Although Gordon Brown replaced Tony Blair as Prime Minister yesterday, he took over Tony's former role as Party Leader five days ago on Sunday.
So far, the democratic socialists who remain in the Labour Party have seen a worrying pattern develop.
Five Days, Five Failings
1. He started out by placing himself firmly in the New Labour camp and sort to detach himself from Labour's heritage with the words "there will be no return to the failed approaches of the past".
2. He quickly moved to propose a downgrading of the role of the Trade Unions within the Labour Party, undermining what used to be known as the "Labour Alliance".
3. He floated the notion of an alternative form of alliance which would draw in Liberal Democrats and others. It is early days, but he has arranged for Shirley Williams who vigorously attempted to divide and destroy the Party in the past to take on the role of an adviser. He has also provided an opening for non-Labour people to attend Cabinet Meetings by giving Malloch Brown a government post.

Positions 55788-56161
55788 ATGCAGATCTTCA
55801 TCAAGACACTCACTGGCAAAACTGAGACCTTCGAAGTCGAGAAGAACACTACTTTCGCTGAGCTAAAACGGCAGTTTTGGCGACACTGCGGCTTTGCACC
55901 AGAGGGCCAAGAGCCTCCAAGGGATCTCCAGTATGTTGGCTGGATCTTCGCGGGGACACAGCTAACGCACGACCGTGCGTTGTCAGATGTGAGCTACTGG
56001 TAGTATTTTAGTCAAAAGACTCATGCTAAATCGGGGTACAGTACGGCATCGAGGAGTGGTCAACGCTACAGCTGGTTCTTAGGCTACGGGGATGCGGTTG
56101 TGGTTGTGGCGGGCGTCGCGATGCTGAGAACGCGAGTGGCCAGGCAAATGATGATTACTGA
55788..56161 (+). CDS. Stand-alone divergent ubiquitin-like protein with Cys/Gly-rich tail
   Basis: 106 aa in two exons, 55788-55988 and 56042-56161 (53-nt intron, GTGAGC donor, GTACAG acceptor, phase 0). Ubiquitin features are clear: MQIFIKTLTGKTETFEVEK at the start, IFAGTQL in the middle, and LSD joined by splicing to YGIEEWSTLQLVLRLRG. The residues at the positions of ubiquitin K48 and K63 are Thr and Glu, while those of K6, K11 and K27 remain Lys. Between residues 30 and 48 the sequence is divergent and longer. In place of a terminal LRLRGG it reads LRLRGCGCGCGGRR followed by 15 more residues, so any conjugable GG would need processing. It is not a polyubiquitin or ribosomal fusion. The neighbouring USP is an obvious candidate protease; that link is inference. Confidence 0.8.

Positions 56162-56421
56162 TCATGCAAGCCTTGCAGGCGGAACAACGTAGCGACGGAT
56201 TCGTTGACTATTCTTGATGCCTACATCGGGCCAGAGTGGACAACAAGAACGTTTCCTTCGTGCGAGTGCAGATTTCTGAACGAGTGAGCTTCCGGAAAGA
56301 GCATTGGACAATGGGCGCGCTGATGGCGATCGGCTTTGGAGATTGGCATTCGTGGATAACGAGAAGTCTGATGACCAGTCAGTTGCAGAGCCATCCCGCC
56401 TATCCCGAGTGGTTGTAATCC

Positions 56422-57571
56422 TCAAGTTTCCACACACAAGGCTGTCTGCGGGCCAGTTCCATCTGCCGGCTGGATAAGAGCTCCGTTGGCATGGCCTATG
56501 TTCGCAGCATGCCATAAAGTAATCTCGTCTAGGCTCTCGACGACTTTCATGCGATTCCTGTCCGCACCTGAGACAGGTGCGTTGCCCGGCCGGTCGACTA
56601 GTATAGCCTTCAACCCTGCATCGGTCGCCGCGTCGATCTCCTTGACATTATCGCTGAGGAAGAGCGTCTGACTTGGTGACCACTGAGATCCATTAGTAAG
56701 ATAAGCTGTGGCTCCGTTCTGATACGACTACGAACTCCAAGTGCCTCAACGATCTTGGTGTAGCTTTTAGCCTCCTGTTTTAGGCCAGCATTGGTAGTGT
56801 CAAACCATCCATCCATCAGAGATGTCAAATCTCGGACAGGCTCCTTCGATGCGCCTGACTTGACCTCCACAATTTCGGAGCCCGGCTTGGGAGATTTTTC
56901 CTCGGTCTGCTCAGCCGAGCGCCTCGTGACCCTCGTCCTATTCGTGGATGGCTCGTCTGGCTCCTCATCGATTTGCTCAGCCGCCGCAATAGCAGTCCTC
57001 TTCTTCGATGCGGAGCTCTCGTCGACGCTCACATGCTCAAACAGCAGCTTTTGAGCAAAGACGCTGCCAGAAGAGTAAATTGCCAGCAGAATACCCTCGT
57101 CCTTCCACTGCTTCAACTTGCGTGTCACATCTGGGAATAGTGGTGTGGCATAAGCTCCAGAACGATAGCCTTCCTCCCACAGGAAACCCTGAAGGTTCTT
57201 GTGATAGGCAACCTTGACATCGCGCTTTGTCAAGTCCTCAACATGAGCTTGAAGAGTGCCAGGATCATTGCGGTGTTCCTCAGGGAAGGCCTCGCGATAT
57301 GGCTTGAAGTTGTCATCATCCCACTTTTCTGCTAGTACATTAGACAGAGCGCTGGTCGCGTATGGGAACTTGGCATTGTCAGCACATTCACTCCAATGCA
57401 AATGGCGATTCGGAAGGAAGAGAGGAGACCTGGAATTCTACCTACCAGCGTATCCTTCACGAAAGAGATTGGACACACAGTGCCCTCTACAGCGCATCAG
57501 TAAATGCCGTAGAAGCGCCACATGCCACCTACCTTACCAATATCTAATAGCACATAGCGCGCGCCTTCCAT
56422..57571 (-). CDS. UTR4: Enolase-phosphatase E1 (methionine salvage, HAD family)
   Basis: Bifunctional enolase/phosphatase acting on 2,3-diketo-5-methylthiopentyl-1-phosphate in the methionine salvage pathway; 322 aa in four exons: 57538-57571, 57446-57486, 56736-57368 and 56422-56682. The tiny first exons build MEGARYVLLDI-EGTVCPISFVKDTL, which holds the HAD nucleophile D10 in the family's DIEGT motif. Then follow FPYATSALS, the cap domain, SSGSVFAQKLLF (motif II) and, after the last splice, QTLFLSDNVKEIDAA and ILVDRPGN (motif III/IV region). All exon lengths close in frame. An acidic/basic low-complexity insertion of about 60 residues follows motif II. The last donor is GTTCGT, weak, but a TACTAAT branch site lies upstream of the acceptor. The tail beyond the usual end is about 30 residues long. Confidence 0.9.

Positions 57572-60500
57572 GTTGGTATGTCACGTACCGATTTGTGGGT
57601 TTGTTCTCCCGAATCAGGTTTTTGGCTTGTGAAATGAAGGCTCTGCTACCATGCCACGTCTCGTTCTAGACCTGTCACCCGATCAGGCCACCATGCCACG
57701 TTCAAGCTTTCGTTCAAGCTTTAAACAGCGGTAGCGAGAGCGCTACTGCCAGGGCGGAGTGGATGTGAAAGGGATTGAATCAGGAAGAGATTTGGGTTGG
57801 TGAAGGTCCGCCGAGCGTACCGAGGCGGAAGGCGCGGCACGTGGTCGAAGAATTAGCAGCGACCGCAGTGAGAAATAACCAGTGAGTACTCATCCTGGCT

4. He gleefully accepted the strange Tory MP, Quentin Davies into the Labour Party. Then quickly, he promoted a past Tory deserter Shaun Woodward into the delicate post of Secretary of State for Northern Ireland.
5. His Cabinet is made up of a mixture of people from the former Blair and Brown camps. No effort has been made to cast the net wider, with the possible exception of the appointment of John Denham who rebelled over the issue of invading Iraq.
Tomorrows appointment of Junior Government posts is likely to be used to illustrate the general thrust of his administration. It is unlikely to make any serious effort to incorporate left-leaning Labour MPs in its ranks.
I will comment further when I have seen the names and will access what scope is likely to remain in the Gordon Brown Labour Party for democratic socialists.